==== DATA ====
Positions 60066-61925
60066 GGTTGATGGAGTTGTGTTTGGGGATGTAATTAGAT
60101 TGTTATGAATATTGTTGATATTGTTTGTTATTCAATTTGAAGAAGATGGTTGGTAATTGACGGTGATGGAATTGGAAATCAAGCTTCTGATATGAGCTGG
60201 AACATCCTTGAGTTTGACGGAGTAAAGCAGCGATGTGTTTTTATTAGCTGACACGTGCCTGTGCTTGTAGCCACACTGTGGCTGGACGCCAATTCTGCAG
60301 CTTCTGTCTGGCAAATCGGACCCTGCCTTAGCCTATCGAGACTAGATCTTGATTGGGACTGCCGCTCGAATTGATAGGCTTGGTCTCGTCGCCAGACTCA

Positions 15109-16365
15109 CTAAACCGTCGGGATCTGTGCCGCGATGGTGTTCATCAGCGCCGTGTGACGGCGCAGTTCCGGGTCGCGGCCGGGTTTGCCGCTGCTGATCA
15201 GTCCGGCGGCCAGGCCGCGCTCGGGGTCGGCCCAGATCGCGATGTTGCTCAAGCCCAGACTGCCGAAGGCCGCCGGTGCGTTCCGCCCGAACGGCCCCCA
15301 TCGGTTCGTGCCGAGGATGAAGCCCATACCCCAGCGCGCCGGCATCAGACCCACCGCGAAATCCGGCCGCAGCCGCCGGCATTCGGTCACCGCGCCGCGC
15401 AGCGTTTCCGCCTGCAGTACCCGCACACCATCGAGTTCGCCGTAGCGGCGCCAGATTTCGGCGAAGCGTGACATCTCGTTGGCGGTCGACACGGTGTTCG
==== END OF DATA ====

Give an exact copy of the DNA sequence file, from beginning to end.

Positions 60066-61925
60066 GGTTGATGGAGTTGTGTTTGGGGATGTAATTAGAT
60101 TGTTATGAATATTGTTGATATTGTTTGTTATTCAATTTGAAGAAGATGGTTGGTAATTGACGGTGATGGAATTGGAAATCAAGCTTCTGATATGAGCTGG
60201 AACATCCTTGAGTTTGACGGAGTAAAGCAGCGATGTGTTTTTATTAGCTGACACGTGCCTGTGCTTGTAGCCACACTGTGGCTGGACGCCAATTCTGCAG
60301 CTTCTGTCTGGCAAATCGGACCCTGCCTTAGCCTATCGAGACTAGATCTTGATTGGGACTGCCGCTCGAATTGATAGGCTTGGTCTCGTCGCCAGACTCA

Positions 15109-16365
15109 CTAAACCGTCGGGATCTGTGCCGCGATGGTGTTCATCAGCGCCGTGTGACGGCGCAGTTCCGGGTCGCGGCCGGGTTTGCCGCTGCTGATCA
15201 GTCCGGCGGCCAGGCCGCGCTCGGGGTCGGCCCAGATCGCGATGTTGCTCAAGCCCAGACTGCCGAAGGCCGCCGGTGCGTTCCGCCCGAACGGCCCCCA
15301 TCGGTTCGTGCCGAGGATGAAGCCCATACCCCAGCGCGCCGGCATCAGACCCACCGCGAAATCCGGCCGCAGCCGCCGGCATTCGGTCACCGCGCCGCGC
15401 AGCGTTTCCGCCTGCAGTACCCGCACACCATCGAGTTCGCCGTAGCGGCGCCAGATTTCGGCGAAGCGTGACATCTCGTTGGCGGTCGACACGGTGTTCG